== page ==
Elixir Trio’s melodic sounds stun audience


The Elixir Piano Trio happened November 20th at 12pm in the S2 Recital Hall. Admission was free. Cellist Fang Fang Xu, violinist Samvel Chilingarian and pianist Lucy Nargizyan provided an afternoon of live classical music. They played works composed as trios and adapted to be played as trios. “Trio Pathetique in D Minor” by Mikhail Glinka was the first piece performed. Glinka is often considered the father of Russian music. The piece was composed in one movement but has several mini movements in it.
“Piano Trio in G Minor, Op. 110” by Robert Schumann was composed in four movements. Schumann is often considered the heart of Romanticism for composers. Nargizyan described the piece as having passion, drama, despair but also hope and humor. The first movement, Bewegt, doch nicht zu rasch (Moving, but not too fast), was like a conversation between each instrument, a discussion back and forth, separate voices that would come back together to form a harmony. The performers listened to each other very well and gave enough space for each voice to be heard. It was like a conversation between each instrument, asking how the other one was doing. A call and response.
The second movement, Ziemlich langsam (Pretty slow), was slow, more melodious, and had the cello playing on higher notes, creating an uplifting sad tone. The trio played as if they had three separate sorrows they came together to discuss. The voices were working together to uplift each other’s spirits. The mood was plaintive, but with sprigs of hope dispersed throughout the piece.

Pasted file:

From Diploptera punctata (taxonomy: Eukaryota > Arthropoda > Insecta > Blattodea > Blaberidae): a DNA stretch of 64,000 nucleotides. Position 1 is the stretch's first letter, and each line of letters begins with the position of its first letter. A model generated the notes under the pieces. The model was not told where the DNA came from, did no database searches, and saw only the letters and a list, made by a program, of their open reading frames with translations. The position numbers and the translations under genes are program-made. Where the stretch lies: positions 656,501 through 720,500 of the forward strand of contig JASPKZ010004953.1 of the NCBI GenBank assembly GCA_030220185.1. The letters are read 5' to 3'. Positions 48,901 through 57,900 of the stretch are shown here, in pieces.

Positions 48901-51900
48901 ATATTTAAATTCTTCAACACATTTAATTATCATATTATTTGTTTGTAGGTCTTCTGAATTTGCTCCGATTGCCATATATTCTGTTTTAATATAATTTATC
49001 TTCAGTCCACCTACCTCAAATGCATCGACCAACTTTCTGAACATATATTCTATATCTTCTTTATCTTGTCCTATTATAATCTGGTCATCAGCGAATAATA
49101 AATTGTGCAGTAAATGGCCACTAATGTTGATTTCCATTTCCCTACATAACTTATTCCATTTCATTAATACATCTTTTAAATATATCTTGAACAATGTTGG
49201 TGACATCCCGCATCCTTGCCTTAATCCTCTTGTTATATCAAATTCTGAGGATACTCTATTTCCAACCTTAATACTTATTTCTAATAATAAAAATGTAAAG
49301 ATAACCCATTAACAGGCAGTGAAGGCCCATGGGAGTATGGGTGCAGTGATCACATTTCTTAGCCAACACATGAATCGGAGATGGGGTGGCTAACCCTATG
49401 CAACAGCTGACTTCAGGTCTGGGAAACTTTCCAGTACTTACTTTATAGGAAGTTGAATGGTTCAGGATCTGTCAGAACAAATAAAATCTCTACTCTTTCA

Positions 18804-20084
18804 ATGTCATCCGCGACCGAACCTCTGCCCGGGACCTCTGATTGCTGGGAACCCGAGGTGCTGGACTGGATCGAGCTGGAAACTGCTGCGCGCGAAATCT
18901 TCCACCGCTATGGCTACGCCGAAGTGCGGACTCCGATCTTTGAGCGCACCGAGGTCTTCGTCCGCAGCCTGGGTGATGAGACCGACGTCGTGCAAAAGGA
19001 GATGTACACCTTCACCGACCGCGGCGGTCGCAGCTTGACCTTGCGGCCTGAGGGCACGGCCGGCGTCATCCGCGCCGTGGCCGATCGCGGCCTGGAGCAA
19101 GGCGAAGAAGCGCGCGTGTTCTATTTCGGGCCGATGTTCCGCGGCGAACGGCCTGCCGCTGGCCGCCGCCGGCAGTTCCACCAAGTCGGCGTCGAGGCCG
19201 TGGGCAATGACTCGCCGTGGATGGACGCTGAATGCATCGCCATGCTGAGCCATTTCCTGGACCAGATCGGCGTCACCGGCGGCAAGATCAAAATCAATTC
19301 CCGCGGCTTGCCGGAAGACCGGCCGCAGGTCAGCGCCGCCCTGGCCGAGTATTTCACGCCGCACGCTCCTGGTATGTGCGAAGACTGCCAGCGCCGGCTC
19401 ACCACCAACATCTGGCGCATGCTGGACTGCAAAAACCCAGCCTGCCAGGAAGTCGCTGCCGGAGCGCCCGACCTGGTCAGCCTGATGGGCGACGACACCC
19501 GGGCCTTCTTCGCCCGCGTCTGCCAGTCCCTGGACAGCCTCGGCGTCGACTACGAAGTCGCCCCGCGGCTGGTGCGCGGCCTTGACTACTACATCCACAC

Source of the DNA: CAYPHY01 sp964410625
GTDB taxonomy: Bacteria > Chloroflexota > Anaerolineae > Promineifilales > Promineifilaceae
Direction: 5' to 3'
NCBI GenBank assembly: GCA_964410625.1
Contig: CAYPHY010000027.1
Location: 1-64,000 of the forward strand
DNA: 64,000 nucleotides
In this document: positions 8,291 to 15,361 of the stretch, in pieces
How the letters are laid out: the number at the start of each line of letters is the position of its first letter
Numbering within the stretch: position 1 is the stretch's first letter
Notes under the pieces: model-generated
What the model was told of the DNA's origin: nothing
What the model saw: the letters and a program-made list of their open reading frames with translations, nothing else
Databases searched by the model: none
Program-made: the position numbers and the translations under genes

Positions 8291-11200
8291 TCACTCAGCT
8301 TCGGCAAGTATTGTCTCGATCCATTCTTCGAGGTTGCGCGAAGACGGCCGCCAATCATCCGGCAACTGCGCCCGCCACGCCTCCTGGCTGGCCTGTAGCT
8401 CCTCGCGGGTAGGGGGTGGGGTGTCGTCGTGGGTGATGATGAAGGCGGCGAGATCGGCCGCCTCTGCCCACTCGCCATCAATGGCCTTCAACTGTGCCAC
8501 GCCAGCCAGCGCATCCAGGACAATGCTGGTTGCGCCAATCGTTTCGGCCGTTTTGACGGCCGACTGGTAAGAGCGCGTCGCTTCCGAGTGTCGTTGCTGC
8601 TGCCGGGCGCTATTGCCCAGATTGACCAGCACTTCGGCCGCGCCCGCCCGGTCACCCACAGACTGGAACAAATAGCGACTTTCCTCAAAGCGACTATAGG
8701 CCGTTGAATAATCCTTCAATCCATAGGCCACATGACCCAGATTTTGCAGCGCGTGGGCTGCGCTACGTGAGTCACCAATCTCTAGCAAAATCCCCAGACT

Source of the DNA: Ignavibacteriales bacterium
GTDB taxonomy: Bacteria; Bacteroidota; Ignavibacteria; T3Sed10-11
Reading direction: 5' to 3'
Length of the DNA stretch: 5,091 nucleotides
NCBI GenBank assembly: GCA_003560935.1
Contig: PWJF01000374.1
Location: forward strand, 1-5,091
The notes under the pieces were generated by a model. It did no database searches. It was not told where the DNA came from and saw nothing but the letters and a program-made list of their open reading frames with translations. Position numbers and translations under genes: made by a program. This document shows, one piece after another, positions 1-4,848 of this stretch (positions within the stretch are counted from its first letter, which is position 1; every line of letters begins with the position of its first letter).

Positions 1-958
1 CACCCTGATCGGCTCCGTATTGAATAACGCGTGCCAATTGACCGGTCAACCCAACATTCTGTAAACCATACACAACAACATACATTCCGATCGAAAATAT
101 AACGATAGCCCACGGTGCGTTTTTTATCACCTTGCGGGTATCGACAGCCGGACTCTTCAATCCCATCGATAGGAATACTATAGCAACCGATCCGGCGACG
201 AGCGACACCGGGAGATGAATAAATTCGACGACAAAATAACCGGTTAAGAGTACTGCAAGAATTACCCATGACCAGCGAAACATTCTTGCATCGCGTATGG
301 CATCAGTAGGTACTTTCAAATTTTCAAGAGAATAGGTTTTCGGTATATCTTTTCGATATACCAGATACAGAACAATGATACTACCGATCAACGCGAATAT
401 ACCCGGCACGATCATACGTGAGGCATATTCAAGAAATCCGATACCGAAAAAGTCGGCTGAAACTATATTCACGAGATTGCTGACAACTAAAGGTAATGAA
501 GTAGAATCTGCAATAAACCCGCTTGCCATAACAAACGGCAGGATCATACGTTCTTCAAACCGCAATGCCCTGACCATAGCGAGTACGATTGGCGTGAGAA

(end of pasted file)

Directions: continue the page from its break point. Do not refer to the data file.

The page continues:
The third movement, Rasch (Quickly), was like the instruments were waking up. They became lively again and it appeared to be a piece with more joy and personality.
The final movement, Kräftig, mit Humor (Strong, with humor), was a celebration. Each instrument was now allowed to show off their voices, and each player was able to demonstrate their talents and skills, the best attributes of each musical instrument was highlighted. The sound here was more traditional with repeated rhythms and beats, a classical movement one could keep time to. The piece made a call back to the first movement, as if to let people remember the sad times but that there is joy right now in this moment.
“Invierno Porteño” composed by Astor Piazzolla, came as a piece that highlighted each instrument with several solos. The group stayed together, had great communication, and played succinctly and with great passion.
“Sabre Dance” composed by Aram Khachaturian, was the most easily recognizable, probably the most fun to play, and with the most passion. This was the piece to show off technical abilities. “Sabre Dance” is usually played with an entire orchestra with brass and percussion instruments keeping the rhythm. It was a surprise and a delight to see “Sabre Dance” composed to fit a cello, violin, and piano trio. Each of the members played so well together with great rhythm and passion that Chilingarian broke two strings from his violin bow. They did indeed save the best for last.

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